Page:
Edge Computing and Why Do You Need to Know About It?

Just when you thought you finally mastered the organizational, operational, and technical aspects of cloud computing, the cloud world took a rollercoaster ride of advancements and introduced us to the ‘Edge Computing.’ There are lots of discussions and argumentations about big data and ‘Edge Computing,’ but what exactly it means and how industries will benefit from this advanced technology is still unclear for most of the businesses and common people.

What is Edge Computing?

Let’s start with a simple definition. Edge computing, also called the Mini Cloud, can be seen as a subset of cloud computing services that will soon replace traditional data centers and centralized cloud approach. This new, major breakthrough innovation is less centralized and enables the collection and processing of generated data outside of data centers and cloud, placing information or services closer to its origination source. The improvisation significantly reduces the backhaul traffic and overall network latency that commonly transpires when sending data/components backward and forward between a local system and a centralized cloud server.

Why Should Enterprises Invest in and Use this Cutting-Edge Technology?

In a little more than a century, most industries and enterprises have gone from facts to numbers to the big data, having one enriching the other. Edge computing, indeed, is archetypally about the Internet of Things. At the same time, however, it goes beyond IoT environment and covers a range of emerging communication and technology trends, like 5G, real-time analytics, and energy efficiency, in distinct industries, including transportation, media, healthcare, IT, networking, and manufacturing, just to name a few. While this cutting-edge technology has not scratched the entire surface and exposed all its potential capabilities & applications yet, it is already being employed in a diversity of systems and devices we utilize every day, like tablets, automated machines, etc. To get a clear insight into why organizations should embrace an edge-first strategy, we first need to understand its present usage landscape and how it delivers unique benefits to various markets.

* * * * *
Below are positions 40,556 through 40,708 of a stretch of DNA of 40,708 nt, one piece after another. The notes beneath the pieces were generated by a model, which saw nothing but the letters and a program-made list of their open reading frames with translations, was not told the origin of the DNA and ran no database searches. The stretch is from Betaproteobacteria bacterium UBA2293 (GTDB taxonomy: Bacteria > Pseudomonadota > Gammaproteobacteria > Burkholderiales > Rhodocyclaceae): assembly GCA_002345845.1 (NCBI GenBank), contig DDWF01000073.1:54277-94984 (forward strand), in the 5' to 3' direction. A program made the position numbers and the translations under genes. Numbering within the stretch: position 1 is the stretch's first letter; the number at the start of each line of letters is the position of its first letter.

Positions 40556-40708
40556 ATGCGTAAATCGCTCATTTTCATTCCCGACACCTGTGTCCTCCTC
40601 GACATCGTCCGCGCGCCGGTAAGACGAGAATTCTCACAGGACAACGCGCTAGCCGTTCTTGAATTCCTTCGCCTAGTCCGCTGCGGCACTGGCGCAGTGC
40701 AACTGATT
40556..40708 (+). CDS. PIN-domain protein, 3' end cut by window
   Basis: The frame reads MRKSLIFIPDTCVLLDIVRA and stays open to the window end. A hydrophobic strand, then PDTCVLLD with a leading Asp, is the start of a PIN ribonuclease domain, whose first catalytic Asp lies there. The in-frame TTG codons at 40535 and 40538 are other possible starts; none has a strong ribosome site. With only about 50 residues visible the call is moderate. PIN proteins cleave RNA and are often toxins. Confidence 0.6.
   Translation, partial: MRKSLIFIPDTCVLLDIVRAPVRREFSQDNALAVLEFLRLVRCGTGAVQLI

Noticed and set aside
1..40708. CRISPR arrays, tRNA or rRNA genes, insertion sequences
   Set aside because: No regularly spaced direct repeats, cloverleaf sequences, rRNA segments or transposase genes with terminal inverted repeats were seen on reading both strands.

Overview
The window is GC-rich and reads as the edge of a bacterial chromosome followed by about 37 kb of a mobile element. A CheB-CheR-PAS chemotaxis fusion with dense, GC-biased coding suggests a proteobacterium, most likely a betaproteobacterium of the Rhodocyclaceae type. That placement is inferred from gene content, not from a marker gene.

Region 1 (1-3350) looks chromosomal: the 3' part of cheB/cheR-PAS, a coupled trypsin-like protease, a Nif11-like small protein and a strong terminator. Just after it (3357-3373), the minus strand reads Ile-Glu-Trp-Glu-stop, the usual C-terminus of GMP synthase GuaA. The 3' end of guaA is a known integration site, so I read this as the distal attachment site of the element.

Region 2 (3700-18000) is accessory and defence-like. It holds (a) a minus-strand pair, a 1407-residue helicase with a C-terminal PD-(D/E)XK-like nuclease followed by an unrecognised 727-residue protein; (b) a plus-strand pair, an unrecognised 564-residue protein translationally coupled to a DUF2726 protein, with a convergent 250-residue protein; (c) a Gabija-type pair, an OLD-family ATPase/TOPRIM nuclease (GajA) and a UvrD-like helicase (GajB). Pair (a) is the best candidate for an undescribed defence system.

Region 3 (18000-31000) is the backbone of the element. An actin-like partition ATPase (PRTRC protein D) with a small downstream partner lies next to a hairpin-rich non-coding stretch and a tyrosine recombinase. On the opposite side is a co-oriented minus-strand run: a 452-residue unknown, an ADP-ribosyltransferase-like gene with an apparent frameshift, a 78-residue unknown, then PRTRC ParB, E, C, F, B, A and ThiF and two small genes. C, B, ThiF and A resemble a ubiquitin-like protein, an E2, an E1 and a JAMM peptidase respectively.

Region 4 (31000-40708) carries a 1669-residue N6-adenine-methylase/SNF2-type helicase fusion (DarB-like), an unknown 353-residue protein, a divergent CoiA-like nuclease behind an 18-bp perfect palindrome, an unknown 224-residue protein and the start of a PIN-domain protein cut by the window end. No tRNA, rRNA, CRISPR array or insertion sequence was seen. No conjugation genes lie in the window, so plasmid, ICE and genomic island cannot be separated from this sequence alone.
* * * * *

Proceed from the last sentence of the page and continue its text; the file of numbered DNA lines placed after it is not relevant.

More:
Use case#1: Gas and Oil Remote Monitoring

Companies that deal with highly-critical utilities, infrastructures, and products, like gases, chemicals, and oils, are finding edge computing to be a useful asset due to its real-time remote monitoring capability. The combination of IoT sensory devices and IP cameras will produce and deliver massive amounts of data consistently to provide real-time information on various environmental conditions, including temperature, sound, humidity, pressure, temperature, moisture, and other environmental conditions. That will allow field workers and engineers to evaluate the health of their running systems, foresee and identify potential malfunctions, and safeguard critical machinery against disaster in the most optimized timely manner.

For businesses operating in remote regions, this is the most secure and practical solution for better, immediate failure prevention, predictive maintenance, and energy efficiency without the need of depending on a traditional data center infrastructure hundreds of miles away. Likewise, they will be better able to maximize uptime, improve decision-making process with fewer onboard-resources, lower the growing operational costs and expenses, and increase the efficiency and productivity of the day-to-day operations drastically.

Use Case#2: Smart Workplaces, Building, and Offices

There’s a lot of progressive advancements in the pipeline. Edge computing framework has the ultimate potential to make offices, buildings, factories, and cities smarter than ever. With networks leveraging edge computing architecture and sensors collecting real-time data on utility usage, infrastructure, operations, or traffic patterns, it will soon become possible for: